The COVID-19 pandemic more than doubled the rate of food insecurity in parts of the U.S., according to a study by Oregon State University.
The worsening statistic is also reflected on college campuses and with their students nationwide. Androgony King, who is studying photography at California College of the Arts, joked that they’re a literal starving artist.
What You Need To Know
- Studies show that the pandemic more than doubled the rate of food insecurity in parts of the U.S.
- College students were also hit hard due to uncertainties and remote learning
- Rep. Jimmy Gomez, D-Los Angeles, wants to expand SNAP eligibility for college students permanently through his EATS Act
- Gomez said the EATS Act will break down barriers, especially for first-generation students of color
“I had multiple breakdowns in college,” said King, who identifies with they/their pronouns.
In middle school, King came out as gay, and later as queer, and was bullied. Their mother wasn’t accepting initially, and during a part of high school, they were homeless. King noted that one activity helped them get through the pain.
“My art has been my escape,” King said. “It helped me out through a really dark point in my life, when I got bullied severely in middle school.”
Now in college, King explained how people are more accepting of their identity and passions. But in order to enroll in classes, they had to get emancipated at 18 years old to receive more student loans and take the burden of debt off their mom.
“Even making that decision itself was very difficult,” King said.
Under federal law, college students enrolled in more than half-time may not receive SNAP benefits unless they hold qualifying exemptions, such as working 20 or more hours a week or legally taking care of a child. In King's case, they earned SNAP benefits because they were emancipated.
“It's really scary,” King said. "It’s really, really scary when those big decisions that you have to make come down to your survival. Our main goal as a student is to get a degree, to focus in school, and when we cannot do that because we have to worry about having food on the table or a roof over my head, it changes the narrative of what kind of student I am now.”
Amid the pandemic, studies show it was harder for students to get access to food. One study shows that almost 60% of students became “less food secure.”
Food insecurities derive from financial need and uncertainty, which intersect with minority status, according to a report by the University of California, Los Angeles. Studies show that minorities, such as Black or Latino students, are more likely to experience food insecurities than white students.
Rep. Jimmy Gomez, D-LA, wants to change that with his legislation called the Enhanced Access to SNAP Act, or the EATS Act. This would expand eligibility for the Supplemental Nutrition Assistance Program, so that rather than having to work on top of school work, students would be eligible simply through college enrollment — as long they meet other SNAP income and eligibility requirements. Parent contribution would be considered as student income.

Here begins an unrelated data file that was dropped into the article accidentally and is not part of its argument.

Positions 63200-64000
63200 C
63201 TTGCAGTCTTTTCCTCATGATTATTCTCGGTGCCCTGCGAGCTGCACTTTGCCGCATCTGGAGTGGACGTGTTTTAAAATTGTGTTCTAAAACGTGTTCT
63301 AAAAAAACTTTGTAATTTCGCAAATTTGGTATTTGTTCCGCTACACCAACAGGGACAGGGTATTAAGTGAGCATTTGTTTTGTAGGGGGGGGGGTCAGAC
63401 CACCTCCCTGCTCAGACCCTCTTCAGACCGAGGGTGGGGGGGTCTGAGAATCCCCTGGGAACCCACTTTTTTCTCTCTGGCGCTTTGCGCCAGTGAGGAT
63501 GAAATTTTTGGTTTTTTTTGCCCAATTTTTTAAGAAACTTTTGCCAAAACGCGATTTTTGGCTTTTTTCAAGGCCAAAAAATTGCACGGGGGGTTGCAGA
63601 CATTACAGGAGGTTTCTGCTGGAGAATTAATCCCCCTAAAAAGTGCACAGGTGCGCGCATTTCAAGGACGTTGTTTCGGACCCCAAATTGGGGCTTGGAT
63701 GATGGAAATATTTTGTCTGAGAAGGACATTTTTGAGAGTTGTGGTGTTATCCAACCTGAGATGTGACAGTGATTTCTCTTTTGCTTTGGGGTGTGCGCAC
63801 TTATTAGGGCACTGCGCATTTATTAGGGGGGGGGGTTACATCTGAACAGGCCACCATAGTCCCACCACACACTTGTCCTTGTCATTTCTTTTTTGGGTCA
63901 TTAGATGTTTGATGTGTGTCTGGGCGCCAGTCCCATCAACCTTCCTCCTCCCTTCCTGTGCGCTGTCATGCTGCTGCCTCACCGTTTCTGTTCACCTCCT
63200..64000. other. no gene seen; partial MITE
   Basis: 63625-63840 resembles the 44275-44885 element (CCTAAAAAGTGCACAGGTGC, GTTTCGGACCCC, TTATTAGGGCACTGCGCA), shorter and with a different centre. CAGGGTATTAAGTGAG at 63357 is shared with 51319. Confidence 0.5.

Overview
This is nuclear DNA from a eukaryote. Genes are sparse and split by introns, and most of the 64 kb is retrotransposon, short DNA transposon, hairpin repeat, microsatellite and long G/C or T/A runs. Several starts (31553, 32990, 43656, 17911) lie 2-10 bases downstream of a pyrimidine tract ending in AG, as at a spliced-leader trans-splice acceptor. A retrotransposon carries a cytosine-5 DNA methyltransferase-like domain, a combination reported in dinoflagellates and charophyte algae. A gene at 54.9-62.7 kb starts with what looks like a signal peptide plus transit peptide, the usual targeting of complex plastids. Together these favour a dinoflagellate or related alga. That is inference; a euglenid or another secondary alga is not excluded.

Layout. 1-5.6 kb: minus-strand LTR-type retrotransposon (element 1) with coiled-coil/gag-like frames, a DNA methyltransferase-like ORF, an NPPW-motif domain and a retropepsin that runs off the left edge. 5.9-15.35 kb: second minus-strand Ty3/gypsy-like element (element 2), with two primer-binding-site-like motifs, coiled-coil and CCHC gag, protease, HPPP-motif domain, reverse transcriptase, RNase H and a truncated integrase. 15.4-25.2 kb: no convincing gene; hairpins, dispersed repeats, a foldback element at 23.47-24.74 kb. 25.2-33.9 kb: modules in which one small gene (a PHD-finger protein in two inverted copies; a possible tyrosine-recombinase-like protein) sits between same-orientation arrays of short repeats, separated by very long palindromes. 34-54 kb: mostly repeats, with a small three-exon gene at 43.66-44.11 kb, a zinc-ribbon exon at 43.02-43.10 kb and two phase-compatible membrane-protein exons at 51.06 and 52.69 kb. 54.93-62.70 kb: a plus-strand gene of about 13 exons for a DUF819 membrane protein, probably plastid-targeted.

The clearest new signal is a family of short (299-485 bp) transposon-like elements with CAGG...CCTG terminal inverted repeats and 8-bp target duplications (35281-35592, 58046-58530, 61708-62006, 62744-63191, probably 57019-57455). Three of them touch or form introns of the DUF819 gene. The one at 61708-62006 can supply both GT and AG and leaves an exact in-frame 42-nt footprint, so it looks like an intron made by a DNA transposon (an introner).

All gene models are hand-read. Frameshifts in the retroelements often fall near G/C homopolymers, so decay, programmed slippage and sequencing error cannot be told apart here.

“If we ignore the hunger crisis on campuses nationwide, we are setting this generation of students up for failure,” Gomez said in a statement. “The EATS Act is a necessary step to provide an equitable, healthy learning environment.”
Gomez added that the EATS Act will break down barriers, especially for first-generation students of color.
“I think it's a really important thing that we enhance access to all students,” King said. “They always say at a young age, how higher education should be your priority. But how can we ensure higher education to be a priority if food is not part of that priority? That does not make sense, and we need to change.”
In California, this could mean more than 300,000 students would become eligible for SNAP, according to Gomez. For King, who has risen to become a campus leader, helping other students with their basic needs, they said this bill can be a game-changer.
“My name is Androgony King, and I'm a low-income, queer, Latino artist,” they said. “You don't have to doubt yourself. And I'm so glad that I did meet those people who did try to doubt me because here I am still pushing myself as a starving artist, as I try to progress into my higher education.”
Congress temporarily expanded access to SNAP benefits for college students through the Consolidated Appropriations Act of 2021, which consists of the COVID-19 relief stimulus plan, thereby easing some of the SNAP requirements for college students. The relief plan passed in March by Democrats over unified Republican support, so gaining enough GOP support to pass the EATS Act in the future is slim.
Gomez’s office is urging Congress to build on the relief plan’s progress before the SNAP expansion expires. Gomez is working on confirming Sen. Kirsten Gillibrand, D-NY, to introduce the Senate counterpart.
CORRECTION: A previous version of this article misspelled Androgony King’s name. It has since been corrected. (July 19, 2021)